(4.) The valued policy law constitutes a Hydra-head of evils to the general public, some of which I will enumerate. The first experiment in this class of legislation was made by the State of Wisconsin, in the year 1874. Ohio and Texas followed in 1879, then the Territory of Idaho, and lastly New Hampshire, in August, 1885. Experience under its operation in Idaho led the Territorial Legislature to repeal the law at its last session. Bills embracing the valued policy feature have been introduced into the Legislatures of nearly all the States of the American Union, and, with the exception of Wisconsin, Ohio, Texas, and New Hampshire, after stubborn debate, have either been defeated or withdrawn. In Minnesota the bill was vetoed by the Governor.

The first deleterious effect of such a law is, either an immense temptation to crime, or the assumption of a large proportion of the risk to be carried by the owner himself. The crime to which this experimental legislation principally leads is, unfortunately, one that involves the innocent in possible ruin, while it enables the guilty to perpetrate successful robbery. This disastrous result, by a large increase of ex

pense, and by forcing the insured to carry a considerable portion of the risk, may be avoided, but in case of fire, again at the cost of the innocent.

Again, the increased expense will inevitably result in an increased rate of premium. If the valued policy law be confined to buildings, no company could afford to take risks thereon, without having careful appraisement, and this must be charged to the property owner. Thus it operates harshly upon the latter in decreasing the amount of his insurance, while it increases the rate of premium. Experience in Wisconsin and Ohio has demonstrated such to be the fact in the increase of the ratio of loss to risk, and of loss to premium. New Hampshire during the current year, seems to be evincing an unusual facility and capacity for combustion. I shall spare my audience the infliction of insurance tables showing percentages, ratios, etc., but simply state that an examination of them, covering the short period that the experimental law has been in force, will show that rates and losses have both largely increased, whilst the resulting loss to the uninsured has been enormous.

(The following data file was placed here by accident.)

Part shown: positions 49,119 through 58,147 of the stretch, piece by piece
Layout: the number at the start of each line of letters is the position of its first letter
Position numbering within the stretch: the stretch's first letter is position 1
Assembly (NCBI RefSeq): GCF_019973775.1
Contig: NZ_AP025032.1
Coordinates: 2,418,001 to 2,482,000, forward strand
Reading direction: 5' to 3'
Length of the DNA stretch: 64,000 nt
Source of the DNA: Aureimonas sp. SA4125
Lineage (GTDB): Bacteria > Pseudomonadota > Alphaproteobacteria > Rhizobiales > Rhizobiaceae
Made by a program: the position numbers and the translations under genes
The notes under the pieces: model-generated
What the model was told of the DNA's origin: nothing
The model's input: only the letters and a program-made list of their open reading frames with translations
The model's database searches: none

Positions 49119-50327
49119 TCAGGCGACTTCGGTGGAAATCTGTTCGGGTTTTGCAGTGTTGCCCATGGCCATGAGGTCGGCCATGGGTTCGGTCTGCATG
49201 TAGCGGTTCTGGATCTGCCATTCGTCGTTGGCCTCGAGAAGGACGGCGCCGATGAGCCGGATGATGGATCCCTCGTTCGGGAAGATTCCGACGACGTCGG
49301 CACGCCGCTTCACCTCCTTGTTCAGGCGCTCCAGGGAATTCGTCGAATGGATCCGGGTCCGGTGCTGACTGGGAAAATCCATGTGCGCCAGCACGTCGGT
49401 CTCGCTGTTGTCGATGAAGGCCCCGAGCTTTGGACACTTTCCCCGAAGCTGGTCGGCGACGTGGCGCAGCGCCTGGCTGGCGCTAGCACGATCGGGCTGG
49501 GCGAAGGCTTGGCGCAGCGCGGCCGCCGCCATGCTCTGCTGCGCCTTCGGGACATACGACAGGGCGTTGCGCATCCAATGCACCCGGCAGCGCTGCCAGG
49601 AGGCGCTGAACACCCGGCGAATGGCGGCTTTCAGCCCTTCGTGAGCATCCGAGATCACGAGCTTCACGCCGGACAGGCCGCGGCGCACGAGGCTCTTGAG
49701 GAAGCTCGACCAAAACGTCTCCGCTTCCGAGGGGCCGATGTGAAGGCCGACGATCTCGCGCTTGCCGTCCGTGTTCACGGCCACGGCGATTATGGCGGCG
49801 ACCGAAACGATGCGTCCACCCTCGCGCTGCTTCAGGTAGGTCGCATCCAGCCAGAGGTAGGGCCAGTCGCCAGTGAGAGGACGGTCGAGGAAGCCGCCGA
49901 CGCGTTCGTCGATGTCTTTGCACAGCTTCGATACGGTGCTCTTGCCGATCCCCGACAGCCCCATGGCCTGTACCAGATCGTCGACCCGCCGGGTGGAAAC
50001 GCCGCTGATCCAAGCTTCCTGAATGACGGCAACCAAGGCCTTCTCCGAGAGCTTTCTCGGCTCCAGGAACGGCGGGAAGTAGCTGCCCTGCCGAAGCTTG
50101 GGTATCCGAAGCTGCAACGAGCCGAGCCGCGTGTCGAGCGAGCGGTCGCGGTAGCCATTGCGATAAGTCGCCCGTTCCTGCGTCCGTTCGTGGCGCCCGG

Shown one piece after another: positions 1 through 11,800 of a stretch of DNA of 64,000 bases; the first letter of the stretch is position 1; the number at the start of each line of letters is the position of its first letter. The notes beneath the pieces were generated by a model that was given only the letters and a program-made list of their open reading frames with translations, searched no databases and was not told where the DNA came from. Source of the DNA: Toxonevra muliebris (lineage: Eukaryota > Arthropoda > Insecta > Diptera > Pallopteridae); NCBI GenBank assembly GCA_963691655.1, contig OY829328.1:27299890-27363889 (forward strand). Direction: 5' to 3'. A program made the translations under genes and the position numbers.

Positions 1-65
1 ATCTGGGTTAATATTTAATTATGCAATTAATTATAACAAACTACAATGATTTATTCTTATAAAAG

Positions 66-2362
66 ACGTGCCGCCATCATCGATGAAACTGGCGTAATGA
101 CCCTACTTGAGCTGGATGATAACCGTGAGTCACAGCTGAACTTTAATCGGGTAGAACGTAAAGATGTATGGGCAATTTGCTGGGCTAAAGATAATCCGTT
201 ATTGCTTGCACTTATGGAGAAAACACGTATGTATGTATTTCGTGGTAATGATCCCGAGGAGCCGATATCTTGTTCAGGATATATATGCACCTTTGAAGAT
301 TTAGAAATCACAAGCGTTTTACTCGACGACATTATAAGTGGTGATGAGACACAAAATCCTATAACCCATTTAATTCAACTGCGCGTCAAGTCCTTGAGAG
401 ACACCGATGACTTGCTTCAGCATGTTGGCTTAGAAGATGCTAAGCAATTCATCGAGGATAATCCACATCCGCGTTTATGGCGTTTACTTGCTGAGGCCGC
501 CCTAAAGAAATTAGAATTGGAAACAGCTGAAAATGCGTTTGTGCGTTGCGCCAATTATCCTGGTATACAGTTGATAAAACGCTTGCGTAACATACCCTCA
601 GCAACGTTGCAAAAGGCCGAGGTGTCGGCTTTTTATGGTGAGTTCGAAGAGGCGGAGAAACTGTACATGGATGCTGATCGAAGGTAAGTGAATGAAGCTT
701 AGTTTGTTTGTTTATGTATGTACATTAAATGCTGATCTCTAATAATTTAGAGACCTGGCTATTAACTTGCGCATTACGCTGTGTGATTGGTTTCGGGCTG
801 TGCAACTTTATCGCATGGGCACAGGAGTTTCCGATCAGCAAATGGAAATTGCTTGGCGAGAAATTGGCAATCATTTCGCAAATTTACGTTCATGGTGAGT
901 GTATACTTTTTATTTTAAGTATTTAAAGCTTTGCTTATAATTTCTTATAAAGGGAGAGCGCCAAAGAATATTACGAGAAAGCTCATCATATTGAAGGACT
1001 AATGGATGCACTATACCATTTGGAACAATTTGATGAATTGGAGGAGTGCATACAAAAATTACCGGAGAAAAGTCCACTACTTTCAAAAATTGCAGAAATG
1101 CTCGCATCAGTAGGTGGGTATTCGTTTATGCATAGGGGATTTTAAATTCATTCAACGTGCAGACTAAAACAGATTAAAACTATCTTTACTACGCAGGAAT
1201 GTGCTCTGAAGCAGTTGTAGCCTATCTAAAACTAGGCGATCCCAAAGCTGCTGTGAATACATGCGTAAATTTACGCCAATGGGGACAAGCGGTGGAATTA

As stated heretofore, I see no reason why companies cannot successfully operate under a valued policy law, provided the public is prepared to meet the largely increased expense.

“ Before the war," to use the current phrase of the day, the young scion of a wealthy American family went abroad to complete the education of which his fond parents had never had the advantage. Upon his return, his mother asked him what, of all he had seen in his travels, he deemed the most desirable? With the enthusiasm of exuberant youth, he replied, “Oh, mother, Paris—Paris, of course." The old lady immediately exclaimed, with a heart full of affection : "I buy 'em for you, my child; I buy 'em right off.”

So if the public wish valued policy laws, they are within easy reach, for the Legislatures can enact them, but the people must bear the expense. This expense I consider an absolute waste of money, and with no corresponding benefit. To

enact them in order to repress the evils of over-insurance, does not evince the exercise of that calm wisdom which should characterize legislation, because the same result could be reached by a law that the insured should never recover more than a fractional part of the cash value of his property at the time of the fire. The effect of such an enactment would not leave a greater margin uncovered than will inevitably result from the operation of the valued policy law, when the methods of business of the companies shall have been thoroughly readjusted to meet its requirements.

From the origin of insurance, down to the present day, whether we are indebted for it to the Phænicians, the Carthaginians, the Greeks, the Romans, the Jews, the Lombards, or the Venetians; whether it belongs to an age more remote or was first known in the Thirteenth Century, indemnity-compensation for loss sustained-has been of the very essence of the contract. From the auspicious moment of its birth, the lawfully begotten child of peace, commerce and civilization, it was the principle of indemnity-not of speculative gainwhich sent the rich young blood bounding through its veins ! If, in its youth, it guarded the white flects which sailed the Indian, the Pacific and the Atlantic oceans, laden with the wealth and energy of man, as in infancy, it held its protecting ægis over the commerce of the Mediterranean, the Ægæan, and the Euxine seas, it was indemnity to the assuredmnot profit—which was its inspiration! And now in its full maturity, when there is scarcely a city or a hamlet in the civilized world where its beneficent influence is not felt, spare it from that cruel legislative knife which seeks to draw its life blood, and to substitute therefor a poisonous fluid which will inevitably breed crime, disease and destruction !